Maíria Cahill calls on Sinn Féin to accept report and to apologise

Ulster Unionist leader Mike Nesbitt says DPP Barra McGrory should ‘consider his position’

Maíria Cahill has called on Sinn Féin to accept the findings of Sir Keir Starmer QC and to apologise to her.

Ms Cahill said she welcomed and accepted as genuine the apology issued to her by the North's Director of Public Prosecution Barra McGrory over how the Public Prosecution Service dealt with allegations that as children, she and two other women were sexually abused by an IRA member.

In his damning report, Sir Keir issued 10 recommendations on how such cases might be avoided in the future. Mr McGrory accepted the report in full and said the recommendations would be implemented.

“The apology is welcome but I think what would be more meaningful is that the recommendations are quickly taken on board and implemented,” she said in Belfast after reading the 45-page report.

She also thanked the BBC Spotlight programme which broadcast an exposé on how she was allegedly raped by IRA man Martin Morris and how she was allegedly interrogated about her claims by four other members of the IRA.

"For the last seven months [since the BBC Spotlight documentary] I have been repeatedly trailed through the media, my credibility has been called into question, people have said I wasn't prepared to give evidence in a court of law, that the not guilty verdicts somehow presented some sort of reasoning or attack on my credibility," she continued. "I think this report completely vindicates my position."

Badly treated

Ms Cahill also said Sinn Féin had treated her badly since the story broke. She called on Sinn Féin to apologise and accept the report’s findings.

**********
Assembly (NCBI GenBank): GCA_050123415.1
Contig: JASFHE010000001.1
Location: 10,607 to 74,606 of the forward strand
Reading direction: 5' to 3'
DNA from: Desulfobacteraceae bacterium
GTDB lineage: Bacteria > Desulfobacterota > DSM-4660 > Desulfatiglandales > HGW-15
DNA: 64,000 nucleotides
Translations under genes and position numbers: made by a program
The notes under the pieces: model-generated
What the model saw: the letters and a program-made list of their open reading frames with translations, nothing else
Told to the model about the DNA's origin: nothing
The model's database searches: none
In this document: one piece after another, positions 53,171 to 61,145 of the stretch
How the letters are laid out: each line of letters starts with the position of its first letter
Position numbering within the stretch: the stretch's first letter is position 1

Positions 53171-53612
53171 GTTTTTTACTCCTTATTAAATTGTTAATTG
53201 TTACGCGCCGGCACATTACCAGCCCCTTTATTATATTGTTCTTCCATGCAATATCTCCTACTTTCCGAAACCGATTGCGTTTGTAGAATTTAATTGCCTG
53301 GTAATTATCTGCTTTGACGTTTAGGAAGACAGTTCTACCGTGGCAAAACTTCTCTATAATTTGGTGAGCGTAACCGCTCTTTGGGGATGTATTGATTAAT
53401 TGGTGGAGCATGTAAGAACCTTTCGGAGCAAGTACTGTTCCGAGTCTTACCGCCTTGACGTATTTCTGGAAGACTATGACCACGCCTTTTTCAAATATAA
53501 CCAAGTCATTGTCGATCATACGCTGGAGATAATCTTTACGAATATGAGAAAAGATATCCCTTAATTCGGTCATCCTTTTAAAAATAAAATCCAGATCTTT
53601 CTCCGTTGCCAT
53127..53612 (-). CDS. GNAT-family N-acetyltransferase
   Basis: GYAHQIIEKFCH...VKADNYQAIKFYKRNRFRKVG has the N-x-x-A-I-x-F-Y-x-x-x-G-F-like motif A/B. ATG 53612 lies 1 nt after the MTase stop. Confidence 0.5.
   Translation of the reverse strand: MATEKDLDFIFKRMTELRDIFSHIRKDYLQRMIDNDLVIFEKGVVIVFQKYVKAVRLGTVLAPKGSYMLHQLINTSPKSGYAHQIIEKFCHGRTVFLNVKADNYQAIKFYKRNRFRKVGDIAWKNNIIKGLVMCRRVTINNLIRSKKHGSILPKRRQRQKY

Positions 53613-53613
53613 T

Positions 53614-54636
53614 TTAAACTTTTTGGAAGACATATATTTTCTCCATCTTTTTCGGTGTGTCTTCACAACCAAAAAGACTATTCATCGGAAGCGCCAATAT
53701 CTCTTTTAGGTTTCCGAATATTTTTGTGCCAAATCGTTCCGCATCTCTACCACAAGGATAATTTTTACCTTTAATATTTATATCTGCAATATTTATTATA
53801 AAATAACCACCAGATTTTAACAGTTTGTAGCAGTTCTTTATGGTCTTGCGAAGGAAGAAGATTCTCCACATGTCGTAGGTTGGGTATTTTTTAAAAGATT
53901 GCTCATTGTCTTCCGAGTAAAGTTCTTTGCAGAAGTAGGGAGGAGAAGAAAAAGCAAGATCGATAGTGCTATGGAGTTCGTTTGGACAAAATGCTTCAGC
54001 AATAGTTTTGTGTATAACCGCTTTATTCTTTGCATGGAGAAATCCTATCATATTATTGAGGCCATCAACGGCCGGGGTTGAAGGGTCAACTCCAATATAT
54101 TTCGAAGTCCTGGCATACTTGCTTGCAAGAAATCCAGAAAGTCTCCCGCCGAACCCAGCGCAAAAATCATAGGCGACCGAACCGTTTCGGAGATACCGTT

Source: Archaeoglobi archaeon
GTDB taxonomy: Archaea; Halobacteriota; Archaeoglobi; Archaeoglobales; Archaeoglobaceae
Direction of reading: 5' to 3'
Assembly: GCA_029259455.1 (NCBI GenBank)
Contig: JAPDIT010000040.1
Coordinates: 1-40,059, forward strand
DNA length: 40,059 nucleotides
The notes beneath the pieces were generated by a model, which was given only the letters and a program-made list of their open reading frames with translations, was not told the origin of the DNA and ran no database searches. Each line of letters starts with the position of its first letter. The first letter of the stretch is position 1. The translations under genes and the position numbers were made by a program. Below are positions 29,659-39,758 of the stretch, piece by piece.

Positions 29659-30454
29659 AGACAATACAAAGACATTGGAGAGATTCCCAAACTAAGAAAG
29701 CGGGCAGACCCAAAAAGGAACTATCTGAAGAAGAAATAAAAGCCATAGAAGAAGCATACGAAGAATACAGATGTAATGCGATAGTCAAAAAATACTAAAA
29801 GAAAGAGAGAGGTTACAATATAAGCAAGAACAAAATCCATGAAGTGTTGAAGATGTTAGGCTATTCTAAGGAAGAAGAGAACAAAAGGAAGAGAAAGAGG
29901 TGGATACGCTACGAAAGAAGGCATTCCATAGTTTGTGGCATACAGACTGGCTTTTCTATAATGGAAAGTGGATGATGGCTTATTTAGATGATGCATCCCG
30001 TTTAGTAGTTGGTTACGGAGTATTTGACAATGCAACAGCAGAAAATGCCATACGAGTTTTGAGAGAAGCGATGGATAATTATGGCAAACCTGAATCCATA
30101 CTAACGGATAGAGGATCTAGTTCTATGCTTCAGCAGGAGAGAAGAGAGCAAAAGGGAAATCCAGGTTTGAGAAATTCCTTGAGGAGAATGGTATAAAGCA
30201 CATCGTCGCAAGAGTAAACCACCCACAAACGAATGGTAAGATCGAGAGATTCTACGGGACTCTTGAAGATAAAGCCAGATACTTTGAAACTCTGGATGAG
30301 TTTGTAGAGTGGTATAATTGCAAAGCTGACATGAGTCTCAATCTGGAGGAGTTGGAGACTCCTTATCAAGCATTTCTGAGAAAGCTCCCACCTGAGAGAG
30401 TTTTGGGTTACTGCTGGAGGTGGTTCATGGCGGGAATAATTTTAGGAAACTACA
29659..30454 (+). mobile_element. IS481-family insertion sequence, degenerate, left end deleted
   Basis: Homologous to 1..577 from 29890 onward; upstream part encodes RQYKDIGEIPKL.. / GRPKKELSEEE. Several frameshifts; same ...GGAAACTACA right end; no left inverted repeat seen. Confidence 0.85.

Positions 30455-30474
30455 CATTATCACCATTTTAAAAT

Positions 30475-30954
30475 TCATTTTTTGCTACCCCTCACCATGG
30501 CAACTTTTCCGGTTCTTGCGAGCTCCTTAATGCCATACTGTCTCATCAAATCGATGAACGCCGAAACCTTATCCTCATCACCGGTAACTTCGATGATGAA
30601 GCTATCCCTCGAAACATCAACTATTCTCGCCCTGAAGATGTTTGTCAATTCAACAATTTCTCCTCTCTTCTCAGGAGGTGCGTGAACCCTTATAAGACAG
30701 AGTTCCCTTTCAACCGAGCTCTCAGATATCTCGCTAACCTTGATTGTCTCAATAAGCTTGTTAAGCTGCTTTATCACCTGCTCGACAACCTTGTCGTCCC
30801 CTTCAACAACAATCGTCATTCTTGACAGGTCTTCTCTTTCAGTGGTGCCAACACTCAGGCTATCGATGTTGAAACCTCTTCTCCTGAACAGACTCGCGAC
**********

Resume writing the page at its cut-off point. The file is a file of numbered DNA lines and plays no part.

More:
“The most disturbing thing for me in all of this is that the person who caused great hurt and trauma, not just to me but to his other victims, essentially was not prosecuted successfully,” she said.

“And also the other people who caused great hurt by forcing an IRA investigation into it. Had that IRA investigation not happened, we most likely would have been with the police making a criminal complaint long before we did.”

In a statement, Sinn Féin MLA Raymond McCartney said “it is the sole responsibility of the police to investigate reports of crime and it is the responsibility of the PPS to prosecute in cases of abuse.

“At the Assembly’s justice committee we have continually raised the unacceptable and unnecessary delays. We welcome any recommendations that will support victims of abuse through the legal system and ensure justice.

“We will judge the recommendations of the report on how they well they serve victims in the future.”

Ulster Unionist Party leader Mike Nesbitt said Mr McGrory should "consider his position" as DPP in light of the findings. "The buck stops with Barra McGrory and he should consider his position. It is simply not acceptable to try to wash his hands, Pontius Pilate-like, by claiming the case was opened before he took office or that he was not directly involved," he said.

“He is a very well paid leader whose organisation has failed a victim who has taken terrible abuse for having the courage to publicly take on the IRA, without the support she deserved from the PPS,” Mr Nesbitt added.

Challenge anyone

He said it was now essential that the Police Ombudsman Dr Michael Maguire published his review into the conduct of the police in the case.

West Belfast Assembly member Alex Attwood said the Starmer report was a "full vindication" for Ms Cahill.

“Maíria Cahill has demonstrated again and again that she will challenge anyone and any organisation when it comes to the truth of abuse,” he said.

“She does so on her own behalf. She also does so on behalf of other victims to ensure their voices are heard, their terrible experiences acknowledged and that accountability prevails.”

Traditional Unionist Voice party leader Jim Allister QC said: "As the politician who met with Barra McGrory QC and urged him to bring in an external investigator in regard to the PPS handling of the Maíria Cahill cases, I welcome the publication of the Starmer report."

Gerry Moriarty

Gerry Moriarty

Gerry Moriarty is the former Northern editor of The Irish Times